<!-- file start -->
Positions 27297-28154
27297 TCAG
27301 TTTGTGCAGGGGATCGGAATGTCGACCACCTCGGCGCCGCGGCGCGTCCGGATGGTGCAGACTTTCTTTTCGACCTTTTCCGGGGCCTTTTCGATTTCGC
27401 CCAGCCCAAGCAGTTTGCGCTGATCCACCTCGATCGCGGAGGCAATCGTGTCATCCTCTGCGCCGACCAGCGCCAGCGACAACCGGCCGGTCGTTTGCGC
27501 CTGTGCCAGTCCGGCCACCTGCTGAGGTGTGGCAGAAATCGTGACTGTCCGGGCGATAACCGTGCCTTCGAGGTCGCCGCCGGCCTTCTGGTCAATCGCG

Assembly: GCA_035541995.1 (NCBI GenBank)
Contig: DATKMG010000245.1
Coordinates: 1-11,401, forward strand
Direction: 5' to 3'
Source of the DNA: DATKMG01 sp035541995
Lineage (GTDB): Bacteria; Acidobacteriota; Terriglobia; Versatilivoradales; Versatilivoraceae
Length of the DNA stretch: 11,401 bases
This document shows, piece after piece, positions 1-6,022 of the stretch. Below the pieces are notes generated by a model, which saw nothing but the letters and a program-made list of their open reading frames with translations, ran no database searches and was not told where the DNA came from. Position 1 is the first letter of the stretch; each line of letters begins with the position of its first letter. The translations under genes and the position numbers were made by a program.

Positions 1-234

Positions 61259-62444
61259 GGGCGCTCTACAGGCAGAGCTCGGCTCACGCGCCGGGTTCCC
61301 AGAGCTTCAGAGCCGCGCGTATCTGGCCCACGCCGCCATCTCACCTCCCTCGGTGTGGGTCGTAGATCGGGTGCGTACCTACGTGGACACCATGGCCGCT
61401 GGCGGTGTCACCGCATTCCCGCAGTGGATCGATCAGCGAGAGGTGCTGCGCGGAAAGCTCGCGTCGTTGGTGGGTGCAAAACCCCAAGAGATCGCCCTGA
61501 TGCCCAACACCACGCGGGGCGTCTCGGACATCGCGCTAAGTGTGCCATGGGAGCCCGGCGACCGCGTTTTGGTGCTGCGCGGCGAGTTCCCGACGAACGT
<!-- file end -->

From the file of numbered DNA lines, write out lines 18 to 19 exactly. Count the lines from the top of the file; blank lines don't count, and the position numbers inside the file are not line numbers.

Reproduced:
61401 GGCGGTGTCACCGCATTCCCGCAGTGGATCGATCAGCGAGAGGTGCTGCGCGGAAAGCTCGCGTCGTTGGTGGGTGCAAAACCCCAAGAGATCGCCCTGA
61501 TGCCCAACACCACGCGGGGCGTCTCGGACATCGCGCTAAGTGTGCCATGGGAGCCCGGCGACCGCGTTTTGGTGCTGCGCGGCGAGTTCCCGACGAACGT